The Caine Mutiny (1954)
Reviewed on 2008 January 19
Recently I discovered something interesting about Mr. Shukti and myself — we somewhat overlap in terms of classic movies, with one of us seeing milestone pictures the the other missed. Here’s a brilliant one that I just caught last night, and I now understand all of the “Queeg and strawberry” jokes.
Ensign Willis Seward Keith (Robert Francis) is an academy-fresh officer signing on the Caine, an old battleship in the Pacific in World War II. His crispy uniform and new ideas jar somewhat with Commander Devriess (Tom Tully), an old warhorse who’s revered by his scruffy-looking (but competent) crew. After Devriess chews him out, he’s glad to hear the old man is stepping aside.
Unfortunately Keith learns the full meaning of the proverb to be careful what you wish for. The Caine is now under the command of Lieutenant Commander Philip Francis Queeg (Humphrey Bogart), the sort of petty despot that should be the CEO of a ball bearing factory, not leading on a warship. Rather than letting small stuff go when the men perform well, Queeg worries about such important and critical things as whether or not their shirts are neatly tucked in. The sailors are a tough lot that can ignore fits of mindless pique if their captain can lead. When it becomes evident Queeg can’t, they have to do something desperate.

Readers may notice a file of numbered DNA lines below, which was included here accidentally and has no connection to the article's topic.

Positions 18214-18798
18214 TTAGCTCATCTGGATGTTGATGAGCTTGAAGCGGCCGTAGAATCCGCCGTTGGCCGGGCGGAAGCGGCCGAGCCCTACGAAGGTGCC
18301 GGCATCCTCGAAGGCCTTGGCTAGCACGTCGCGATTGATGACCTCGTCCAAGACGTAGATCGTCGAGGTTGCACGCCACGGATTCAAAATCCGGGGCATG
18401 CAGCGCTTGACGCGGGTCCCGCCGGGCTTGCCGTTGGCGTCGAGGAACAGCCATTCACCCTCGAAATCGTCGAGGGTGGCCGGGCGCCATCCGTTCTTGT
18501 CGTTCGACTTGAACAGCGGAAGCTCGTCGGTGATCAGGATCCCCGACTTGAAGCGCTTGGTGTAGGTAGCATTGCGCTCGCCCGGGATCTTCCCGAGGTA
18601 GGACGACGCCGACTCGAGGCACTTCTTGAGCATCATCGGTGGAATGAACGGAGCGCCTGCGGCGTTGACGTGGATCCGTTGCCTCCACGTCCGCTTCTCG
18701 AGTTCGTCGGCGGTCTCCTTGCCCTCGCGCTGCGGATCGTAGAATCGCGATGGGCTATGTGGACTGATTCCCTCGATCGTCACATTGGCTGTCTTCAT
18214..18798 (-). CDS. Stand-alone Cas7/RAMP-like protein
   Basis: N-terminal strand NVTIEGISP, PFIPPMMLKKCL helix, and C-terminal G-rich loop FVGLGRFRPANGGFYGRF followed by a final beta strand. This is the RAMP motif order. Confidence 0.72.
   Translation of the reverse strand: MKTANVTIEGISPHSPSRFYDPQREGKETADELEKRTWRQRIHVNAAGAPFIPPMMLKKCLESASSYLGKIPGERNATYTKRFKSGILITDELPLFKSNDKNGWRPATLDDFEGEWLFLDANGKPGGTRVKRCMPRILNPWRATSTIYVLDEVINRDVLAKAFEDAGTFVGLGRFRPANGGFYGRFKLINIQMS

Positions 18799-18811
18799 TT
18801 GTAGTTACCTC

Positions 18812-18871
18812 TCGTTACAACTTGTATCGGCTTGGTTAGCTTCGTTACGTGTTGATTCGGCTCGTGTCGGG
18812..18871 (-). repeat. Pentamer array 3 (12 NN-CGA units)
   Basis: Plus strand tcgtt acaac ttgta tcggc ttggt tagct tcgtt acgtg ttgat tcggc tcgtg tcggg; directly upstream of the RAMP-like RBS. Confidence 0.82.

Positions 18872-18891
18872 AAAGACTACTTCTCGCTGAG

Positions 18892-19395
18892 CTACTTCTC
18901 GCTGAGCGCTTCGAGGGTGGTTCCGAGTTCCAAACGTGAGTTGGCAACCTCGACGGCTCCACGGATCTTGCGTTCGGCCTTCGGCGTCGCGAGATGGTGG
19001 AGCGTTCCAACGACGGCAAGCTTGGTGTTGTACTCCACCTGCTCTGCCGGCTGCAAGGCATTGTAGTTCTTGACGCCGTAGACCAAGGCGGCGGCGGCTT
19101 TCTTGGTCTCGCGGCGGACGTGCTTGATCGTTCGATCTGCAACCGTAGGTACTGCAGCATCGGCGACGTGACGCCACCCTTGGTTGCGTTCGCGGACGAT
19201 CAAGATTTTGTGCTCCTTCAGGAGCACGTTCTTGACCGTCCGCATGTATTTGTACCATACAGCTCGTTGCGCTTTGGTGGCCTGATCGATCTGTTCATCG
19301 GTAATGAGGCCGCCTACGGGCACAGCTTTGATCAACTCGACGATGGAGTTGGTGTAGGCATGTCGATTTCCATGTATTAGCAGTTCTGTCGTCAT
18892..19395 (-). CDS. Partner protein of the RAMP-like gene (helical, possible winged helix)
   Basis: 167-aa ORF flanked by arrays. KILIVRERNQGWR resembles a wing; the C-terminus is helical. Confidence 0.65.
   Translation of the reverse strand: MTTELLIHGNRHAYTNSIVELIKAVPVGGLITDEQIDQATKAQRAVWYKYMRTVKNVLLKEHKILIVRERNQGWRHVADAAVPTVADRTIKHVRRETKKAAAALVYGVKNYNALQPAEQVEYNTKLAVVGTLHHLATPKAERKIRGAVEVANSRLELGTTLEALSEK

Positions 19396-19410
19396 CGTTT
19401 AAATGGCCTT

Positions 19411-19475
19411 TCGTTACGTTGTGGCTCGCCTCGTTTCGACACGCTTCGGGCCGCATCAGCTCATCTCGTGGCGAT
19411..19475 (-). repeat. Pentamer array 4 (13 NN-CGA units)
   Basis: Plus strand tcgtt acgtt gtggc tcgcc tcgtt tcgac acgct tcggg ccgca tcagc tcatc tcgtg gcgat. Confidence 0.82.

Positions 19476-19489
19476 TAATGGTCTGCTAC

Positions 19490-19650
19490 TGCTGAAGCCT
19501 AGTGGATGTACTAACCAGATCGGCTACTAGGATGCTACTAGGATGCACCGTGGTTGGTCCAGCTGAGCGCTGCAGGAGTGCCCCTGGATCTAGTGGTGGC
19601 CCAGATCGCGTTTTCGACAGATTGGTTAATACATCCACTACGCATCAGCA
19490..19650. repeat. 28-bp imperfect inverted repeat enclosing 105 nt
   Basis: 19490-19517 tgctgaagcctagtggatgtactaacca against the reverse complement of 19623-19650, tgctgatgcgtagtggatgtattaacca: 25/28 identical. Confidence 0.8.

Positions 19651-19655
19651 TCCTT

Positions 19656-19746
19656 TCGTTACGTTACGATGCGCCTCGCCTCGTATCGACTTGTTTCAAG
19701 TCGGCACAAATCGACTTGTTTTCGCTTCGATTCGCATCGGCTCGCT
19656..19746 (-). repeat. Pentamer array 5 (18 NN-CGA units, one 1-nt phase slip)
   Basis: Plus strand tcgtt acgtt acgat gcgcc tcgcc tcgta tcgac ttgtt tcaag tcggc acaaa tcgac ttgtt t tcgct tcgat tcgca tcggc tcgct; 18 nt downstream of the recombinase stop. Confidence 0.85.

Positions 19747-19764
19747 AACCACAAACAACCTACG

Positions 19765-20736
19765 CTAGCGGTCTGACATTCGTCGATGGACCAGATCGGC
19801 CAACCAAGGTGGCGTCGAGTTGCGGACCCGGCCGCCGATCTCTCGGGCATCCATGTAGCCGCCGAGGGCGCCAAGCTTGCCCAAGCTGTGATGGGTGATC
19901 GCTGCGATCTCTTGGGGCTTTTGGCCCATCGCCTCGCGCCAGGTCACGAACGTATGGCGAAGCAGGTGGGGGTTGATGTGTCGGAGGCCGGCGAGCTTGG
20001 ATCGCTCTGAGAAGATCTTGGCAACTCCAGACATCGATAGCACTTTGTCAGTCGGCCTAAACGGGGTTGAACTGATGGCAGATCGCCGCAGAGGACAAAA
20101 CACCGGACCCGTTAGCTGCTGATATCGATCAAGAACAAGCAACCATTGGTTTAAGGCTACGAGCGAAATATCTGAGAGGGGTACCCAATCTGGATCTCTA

It was surprising to see Bogart play Queeg, since I always think of him as the urbane Rick from Casablanca, and he nailed it. Jose Ferrer was also very good as Lieutenant Barney Greenwald (though I didn’t agree with a word of what he said at the end). I think I felt the most sympathy for Van Johnson as Lieutenant Steve Maryk — watch it and you’ll know what I mean. I think parts of it are a little dated but the acting and story still hold it up. Anyone dealing an incompetent or crooked boss should be able to relate to this.
Four chocolate morsels.